Pointing the Way to the Candidate Experience

What does “Candidate Experience” mean?

That would seem to be an easy question. But try it and you quickly see how tricky it is to answer.

The candidate experience is the emotional impression created in a person as they proceed through the process of seeking, applying, and being considered for a job with a specific company.

That’s my off-the-cuff answer. Considering a simple Google search turned up 99,000 references to a definition, mine seems as good as any.

Which is exactly the problem Gerry Crispin, Mark Mehler, and friends say is hobbling the industry. It is “evident,” they argue in a new, and provocative monograph, “that the stated opinions are too often unsubstantiated.”

“Unfortunately, among the 100,000 or so people claiming expertise about what the candidate experience is (literary license) the few common themes we have found have little substantive support for their conclusions,” the authors note in the introduction.

Over the following 33 pages, the team details the transformation from hiring — including an entertaining discussion of selection by citrus possession — to recruiting and why, today, candidate experience matters.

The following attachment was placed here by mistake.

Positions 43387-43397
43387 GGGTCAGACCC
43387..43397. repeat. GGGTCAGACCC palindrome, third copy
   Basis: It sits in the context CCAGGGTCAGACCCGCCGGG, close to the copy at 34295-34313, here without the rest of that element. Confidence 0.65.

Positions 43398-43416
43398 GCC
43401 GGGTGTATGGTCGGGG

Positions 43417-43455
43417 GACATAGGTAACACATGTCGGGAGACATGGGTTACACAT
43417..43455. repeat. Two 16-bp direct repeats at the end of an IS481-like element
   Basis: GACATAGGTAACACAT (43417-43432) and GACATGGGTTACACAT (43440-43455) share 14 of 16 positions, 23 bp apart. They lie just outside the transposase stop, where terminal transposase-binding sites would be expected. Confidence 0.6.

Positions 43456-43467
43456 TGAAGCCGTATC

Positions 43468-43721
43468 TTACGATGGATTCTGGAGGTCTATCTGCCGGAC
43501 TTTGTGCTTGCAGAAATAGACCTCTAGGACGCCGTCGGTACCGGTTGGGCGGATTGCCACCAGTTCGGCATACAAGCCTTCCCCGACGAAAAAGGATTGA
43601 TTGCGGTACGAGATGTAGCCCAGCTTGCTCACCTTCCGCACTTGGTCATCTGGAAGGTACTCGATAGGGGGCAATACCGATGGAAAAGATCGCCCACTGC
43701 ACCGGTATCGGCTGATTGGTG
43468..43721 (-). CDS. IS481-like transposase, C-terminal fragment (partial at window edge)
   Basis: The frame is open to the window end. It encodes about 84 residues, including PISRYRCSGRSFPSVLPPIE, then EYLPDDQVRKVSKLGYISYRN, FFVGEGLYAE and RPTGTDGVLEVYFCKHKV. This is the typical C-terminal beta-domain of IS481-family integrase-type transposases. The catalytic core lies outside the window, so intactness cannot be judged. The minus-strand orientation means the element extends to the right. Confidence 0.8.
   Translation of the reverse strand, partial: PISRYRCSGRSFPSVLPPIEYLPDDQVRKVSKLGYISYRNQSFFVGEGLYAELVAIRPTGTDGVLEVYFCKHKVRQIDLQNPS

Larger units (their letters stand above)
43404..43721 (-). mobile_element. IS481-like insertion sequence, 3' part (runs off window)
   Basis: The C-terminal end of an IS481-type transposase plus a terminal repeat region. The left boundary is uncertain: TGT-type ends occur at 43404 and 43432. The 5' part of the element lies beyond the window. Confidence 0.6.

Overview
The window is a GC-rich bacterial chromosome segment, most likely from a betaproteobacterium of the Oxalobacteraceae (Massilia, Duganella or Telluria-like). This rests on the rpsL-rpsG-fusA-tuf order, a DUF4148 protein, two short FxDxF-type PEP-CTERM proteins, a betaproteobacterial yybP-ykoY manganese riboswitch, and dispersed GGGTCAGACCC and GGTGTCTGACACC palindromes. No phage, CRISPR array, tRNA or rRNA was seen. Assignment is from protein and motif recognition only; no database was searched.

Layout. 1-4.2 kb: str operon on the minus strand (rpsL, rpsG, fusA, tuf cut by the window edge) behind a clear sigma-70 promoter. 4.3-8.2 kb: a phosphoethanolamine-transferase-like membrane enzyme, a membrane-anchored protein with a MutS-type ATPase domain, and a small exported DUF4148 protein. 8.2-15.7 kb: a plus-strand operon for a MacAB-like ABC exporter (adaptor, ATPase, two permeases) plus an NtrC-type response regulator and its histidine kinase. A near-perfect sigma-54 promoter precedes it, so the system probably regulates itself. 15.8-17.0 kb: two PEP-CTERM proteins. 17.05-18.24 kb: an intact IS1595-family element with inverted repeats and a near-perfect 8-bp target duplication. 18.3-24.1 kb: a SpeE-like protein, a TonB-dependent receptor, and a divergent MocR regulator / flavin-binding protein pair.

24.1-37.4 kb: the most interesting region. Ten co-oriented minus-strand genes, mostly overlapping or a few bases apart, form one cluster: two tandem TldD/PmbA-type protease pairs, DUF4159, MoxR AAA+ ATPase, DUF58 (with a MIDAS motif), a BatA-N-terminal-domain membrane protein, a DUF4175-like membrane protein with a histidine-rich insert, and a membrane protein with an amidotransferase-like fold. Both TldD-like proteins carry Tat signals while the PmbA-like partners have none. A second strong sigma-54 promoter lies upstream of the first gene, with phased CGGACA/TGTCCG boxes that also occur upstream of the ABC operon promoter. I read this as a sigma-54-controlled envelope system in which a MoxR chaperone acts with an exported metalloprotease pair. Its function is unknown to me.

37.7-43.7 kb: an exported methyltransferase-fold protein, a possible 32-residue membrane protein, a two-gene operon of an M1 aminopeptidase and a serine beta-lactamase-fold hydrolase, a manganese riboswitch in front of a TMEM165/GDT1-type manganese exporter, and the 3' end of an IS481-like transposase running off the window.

“The controversy among staffing professionals isn’t about whether a candidate experience exists,” the authors note, “but why it is so important now when, in the past, employers could generally ignore it at will.”

Why indeed. With millions out of work and millions more underemployed, why does it matter what the candidate experience is? The short answer is that the better the experience, the better the hire, and the better and more valuable the employee will be. At least, that’s the street wisdom.

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You won’t find that spelled out in the monograph, which is a bit unsettling, particularly since gaps between employers who post jobs and take applications, and those offering a best-in-class candidate experience are substantial. Of the Fortune 500 firms surveyed (yes, all 500 of them), only 8 percent (40) earned a best-in-class rating. Almost 60 percent were considered undistinguished or worse.